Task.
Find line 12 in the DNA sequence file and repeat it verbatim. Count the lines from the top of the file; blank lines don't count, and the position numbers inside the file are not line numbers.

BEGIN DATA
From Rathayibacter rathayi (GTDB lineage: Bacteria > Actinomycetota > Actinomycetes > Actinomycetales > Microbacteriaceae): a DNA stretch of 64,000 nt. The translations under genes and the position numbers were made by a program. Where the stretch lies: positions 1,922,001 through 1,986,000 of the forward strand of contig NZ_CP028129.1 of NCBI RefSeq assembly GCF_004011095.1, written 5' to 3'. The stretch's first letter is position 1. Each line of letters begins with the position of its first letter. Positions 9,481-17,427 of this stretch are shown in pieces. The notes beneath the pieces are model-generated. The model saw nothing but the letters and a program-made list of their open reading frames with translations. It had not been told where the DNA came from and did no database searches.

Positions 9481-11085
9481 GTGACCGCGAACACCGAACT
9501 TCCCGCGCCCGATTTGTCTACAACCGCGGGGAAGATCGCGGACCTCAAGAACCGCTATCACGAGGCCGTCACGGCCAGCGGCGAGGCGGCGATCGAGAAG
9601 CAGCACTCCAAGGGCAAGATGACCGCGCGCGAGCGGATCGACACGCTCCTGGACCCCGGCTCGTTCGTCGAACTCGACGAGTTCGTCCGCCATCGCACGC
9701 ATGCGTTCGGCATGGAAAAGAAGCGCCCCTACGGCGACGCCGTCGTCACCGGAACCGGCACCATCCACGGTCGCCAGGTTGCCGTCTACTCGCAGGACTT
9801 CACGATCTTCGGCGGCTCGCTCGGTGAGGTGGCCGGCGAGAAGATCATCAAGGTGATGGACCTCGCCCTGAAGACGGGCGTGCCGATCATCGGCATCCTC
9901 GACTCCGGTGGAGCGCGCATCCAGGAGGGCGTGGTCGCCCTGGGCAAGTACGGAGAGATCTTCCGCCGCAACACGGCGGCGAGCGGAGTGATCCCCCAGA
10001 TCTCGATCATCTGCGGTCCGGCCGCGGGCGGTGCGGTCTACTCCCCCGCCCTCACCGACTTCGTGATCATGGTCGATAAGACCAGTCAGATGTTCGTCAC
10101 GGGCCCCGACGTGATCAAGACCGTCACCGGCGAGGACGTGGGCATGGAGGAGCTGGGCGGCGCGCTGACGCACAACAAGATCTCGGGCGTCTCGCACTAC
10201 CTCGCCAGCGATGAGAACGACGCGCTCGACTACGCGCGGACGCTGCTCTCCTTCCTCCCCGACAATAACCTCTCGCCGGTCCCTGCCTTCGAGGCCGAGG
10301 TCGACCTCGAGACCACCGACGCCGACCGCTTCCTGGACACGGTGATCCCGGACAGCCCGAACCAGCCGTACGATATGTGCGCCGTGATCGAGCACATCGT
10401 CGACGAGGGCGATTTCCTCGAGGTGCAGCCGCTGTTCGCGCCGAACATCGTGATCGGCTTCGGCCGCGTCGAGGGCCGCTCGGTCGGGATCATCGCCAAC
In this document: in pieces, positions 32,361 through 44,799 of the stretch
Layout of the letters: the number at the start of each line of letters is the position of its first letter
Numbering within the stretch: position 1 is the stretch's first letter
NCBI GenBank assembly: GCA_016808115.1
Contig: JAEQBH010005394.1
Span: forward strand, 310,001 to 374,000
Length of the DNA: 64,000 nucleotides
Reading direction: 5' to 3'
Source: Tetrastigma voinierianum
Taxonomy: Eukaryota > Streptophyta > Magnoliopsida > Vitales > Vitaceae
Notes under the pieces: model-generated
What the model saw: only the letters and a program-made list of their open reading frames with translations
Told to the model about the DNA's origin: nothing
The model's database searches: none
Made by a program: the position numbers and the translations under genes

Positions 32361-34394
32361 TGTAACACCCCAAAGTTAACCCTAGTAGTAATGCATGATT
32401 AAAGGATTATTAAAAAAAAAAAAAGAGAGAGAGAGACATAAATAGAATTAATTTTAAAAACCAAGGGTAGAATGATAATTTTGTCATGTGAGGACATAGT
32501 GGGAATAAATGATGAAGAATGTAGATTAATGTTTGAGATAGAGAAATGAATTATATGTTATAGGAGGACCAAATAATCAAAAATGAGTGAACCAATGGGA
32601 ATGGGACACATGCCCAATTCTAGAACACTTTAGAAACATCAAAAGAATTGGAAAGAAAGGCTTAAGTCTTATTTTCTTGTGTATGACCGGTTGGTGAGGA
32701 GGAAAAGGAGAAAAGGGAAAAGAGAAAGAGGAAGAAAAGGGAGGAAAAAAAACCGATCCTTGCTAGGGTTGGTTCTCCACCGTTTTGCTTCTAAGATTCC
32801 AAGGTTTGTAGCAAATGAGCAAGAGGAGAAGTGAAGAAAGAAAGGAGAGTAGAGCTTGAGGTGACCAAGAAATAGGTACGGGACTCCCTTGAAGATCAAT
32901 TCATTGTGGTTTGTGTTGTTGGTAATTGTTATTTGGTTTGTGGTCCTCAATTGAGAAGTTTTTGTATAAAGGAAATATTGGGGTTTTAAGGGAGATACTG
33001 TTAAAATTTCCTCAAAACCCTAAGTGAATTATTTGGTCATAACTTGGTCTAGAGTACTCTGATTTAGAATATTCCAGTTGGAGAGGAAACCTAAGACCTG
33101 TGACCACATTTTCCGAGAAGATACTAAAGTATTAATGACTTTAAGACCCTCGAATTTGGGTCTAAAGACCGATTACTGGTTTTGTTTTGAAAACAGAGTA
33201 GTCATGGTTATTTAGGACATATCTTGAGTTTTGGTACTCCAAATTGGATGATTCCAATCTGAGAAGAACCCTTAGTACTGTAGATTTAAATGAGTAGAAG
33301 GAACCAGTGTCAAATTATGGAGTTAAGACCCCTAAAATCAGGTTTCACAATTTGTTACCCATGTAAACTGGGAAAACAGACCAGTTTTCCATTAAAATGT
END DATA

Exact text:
10301 TCGACCTCGAGACCACCGACGCCGACCGCTTCCTGGACACGGTGATCCCGGACAGCCCGAACCAGCCGTACGATATGTGCGCCGTGATCGAGCACATCGT